After Pulitzer Prize-winning New York Times Reporter Eric Lichtblau was caught lying about Rep. Darrell Issa, (R-Calif.) in print (which should tell you all you really need to know about the Pulitzer these days, and as an aside, deliberate MSM lies will henceforth be known as “Doing a Lichtblau”) the NYT is scrambling to do damage control.
The lies started in the lede:
Here on the third floor of a gleaming office building overlooking a golf course in the rugged foothills north of San Diego, Darrell Issa, the entrepreneur, oversees the hub of a growing financial empire worth hundreds of millions of dollars.
Of course, as we’ve previously reported the golf course is a freeway and the “gleaming office building,” is an ugly, four-story, concrete and glass box.
None of this matters to the Times, who are scrambling to defend a story with 13 substantive errors, the Politico reports:
Dean Baquet, the Times’ D.C. bureau chief who is becoming a top editor in New York this fall, said he is looking at Issa’s office’s complaints.
“I think if you look carefully at Mr. Issa’s complaints, and the story, you will see that there is nothing that gets to the heart of it,” Baquet said. “Happy to consider any mistakes they point out, and we are looking at those. But I’m not seeing a need for any sort of retraction.”
He also argued that Lichtblau’s lede was not misleading.
“I don’t think it implied — at least to my mind — that Issa’s office overlooked the golf course,” he said. “I think it is trying to give a sense that this is a building in a cool area. That’s the way I always read it. Otherwise it really would have said his office overlooked the golf course. That would have been even cooler to say.”
Uh, Earth to Dean, that’s exactly what it DID say. Dweeb.
Deano also seems to feel there’s no reason for anyone to be upset over the mistake in the lede. Now, for those of you who are not journoweenies like myself, the lede (pronounced lead) is the first paragraph of the story, one generally tries to be accurate there.
“It feels to me, to be frank, that the discussion of a very sophisticated and nuanced story has been shifted to what the story did not say, rather than what it did say,” he said. “What it did say is that Mr. Issa is doing something rare among members of Congress by actively leading a business empire and that this raises questions that are rarely confronted. I think that is a very, very legitimate issue to explore in the pages of the paper.”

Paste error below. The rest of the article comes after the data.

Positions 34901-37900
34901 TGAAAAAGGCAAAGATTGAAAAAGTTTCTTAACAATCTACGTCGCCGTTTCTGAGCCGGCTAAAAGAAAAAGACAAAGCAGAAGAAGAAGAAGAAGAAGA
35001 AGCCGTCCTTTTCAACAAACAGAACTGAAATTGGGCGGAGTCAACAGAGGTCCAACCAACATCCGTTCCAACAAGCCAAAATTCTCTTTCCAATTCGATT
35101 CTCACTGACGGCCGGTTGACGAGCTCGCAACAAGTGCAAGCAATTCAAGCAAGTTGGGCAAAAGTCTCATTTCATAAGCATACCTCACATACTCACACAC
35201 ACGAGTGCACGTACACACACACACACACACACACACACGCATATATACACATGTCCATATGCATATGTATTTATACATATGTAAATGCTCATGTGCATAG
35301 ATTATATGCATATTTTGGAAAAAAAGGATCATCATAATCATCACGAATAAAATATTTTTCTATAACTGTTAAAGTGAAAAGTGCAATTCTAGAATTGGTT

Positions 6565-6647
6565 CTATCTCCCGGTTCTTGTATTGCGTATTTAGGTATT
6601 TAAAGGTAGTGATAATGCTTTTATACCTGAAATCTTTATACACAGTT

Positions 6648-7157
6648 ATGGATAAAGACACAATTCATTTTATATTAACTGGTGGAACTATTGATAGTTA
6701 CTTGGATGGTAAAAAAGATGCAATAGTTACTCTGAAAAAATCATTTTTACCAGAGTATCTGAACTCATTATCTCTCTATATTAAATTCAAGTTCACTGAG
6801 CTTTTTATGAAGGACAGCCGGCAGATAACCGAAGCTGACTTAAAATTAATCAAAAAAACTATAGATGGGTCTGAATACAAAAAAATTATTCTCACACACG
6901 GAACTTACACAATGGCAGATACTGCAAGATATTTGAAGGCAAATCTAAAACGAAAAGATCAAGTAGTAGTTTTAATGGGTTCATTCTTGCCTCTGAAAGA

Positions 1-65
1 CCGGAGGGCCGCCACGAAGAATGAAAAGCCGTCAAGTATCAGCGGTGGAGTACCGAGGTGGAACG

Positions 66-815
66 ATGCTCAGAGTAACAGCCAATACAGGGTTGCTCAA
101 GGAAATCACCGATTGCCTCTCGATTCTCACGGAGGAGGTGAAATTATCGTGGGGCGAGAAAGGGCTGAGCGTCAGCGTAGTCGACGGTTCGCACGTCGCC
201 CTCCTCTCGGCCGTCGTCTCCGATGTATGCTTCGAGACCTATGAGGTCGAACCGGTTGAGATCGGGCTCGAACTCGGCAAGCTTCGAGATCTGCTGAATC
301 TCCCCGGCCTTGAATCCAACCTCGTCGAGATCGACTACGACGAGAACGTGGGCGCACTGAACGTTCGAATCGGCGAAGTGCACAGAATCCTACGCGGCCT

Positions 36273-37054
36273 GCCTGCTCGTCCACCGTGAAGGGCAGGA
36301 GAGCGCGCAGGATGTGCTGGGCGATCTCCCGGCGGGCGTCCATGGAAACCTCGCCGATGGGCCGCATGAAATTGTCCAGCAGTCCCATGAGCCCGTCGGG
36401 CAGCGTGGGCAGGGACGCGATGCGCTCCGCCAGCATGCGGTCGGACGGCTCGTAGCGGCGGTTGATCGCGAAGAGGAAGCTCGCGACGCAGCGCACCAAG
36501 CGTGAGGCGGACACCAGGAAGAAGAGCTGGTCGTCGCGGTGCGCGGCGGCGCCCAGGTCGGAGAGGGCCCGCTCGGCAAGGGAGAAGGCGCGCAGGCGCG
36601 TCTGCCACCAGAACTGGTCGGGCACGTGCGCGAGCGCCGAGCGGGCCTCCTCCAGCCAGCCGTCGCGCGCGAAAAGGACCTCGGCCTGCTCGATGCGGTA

Lichtblau, who did visit the hall of the third floor, told POLITICO he didn’t see the golf course from any of the windows of that floor. He said he stood at Shadowridge Country Club, about a quarter mile to the southwest of the building, and could see the building from there.
He also said a brochure for the building’s lessor bragged about its golf course views, but he could not produce that flier. Issa’s office said it does not know about any advertisement describing such views.
Lichtblau said the “golf course was some color, but the point of the lede was, symbolically, what it said to have his business office literally next door to his congressional office.”
Well, Eric me boy, you did get one part of this right, your screw up in the lede was symbolic — which is why so many people are ticked off about it. It’s symbolic of the sort of sloppy reporting and outright prevarication the former “newspaper of record” engages in in any story about their political enemies.
Not that the Politico is much better. Check out the final line of their story which tells you exactly which side they’re on:
Issa is the bombastic chairman of the top investigative committee in Congress, and takes it upon himself to be the check on the Obama administration’s actions. He is worth several hundred million dollars in assets, making him perhaps the richest lawmaker in Washington.
Gee, how dare Issa take it upon himself to *gasp* do his job, that dirty rich guy.
I sent an email to Lichtblau earlier this week asking him if he would do the honorable thing and issue a retraction and apology.
The crickets are still chirping.
I have to tell you folks, if I turned in a story with 13 factual errors my paper wouldn’t be digging in to protect me. I’d be looking for a new job while my publisher was issuing a public apology both to our readers and to whomever the story was about. That the Times refuses to do so tells you all you need to know their editors.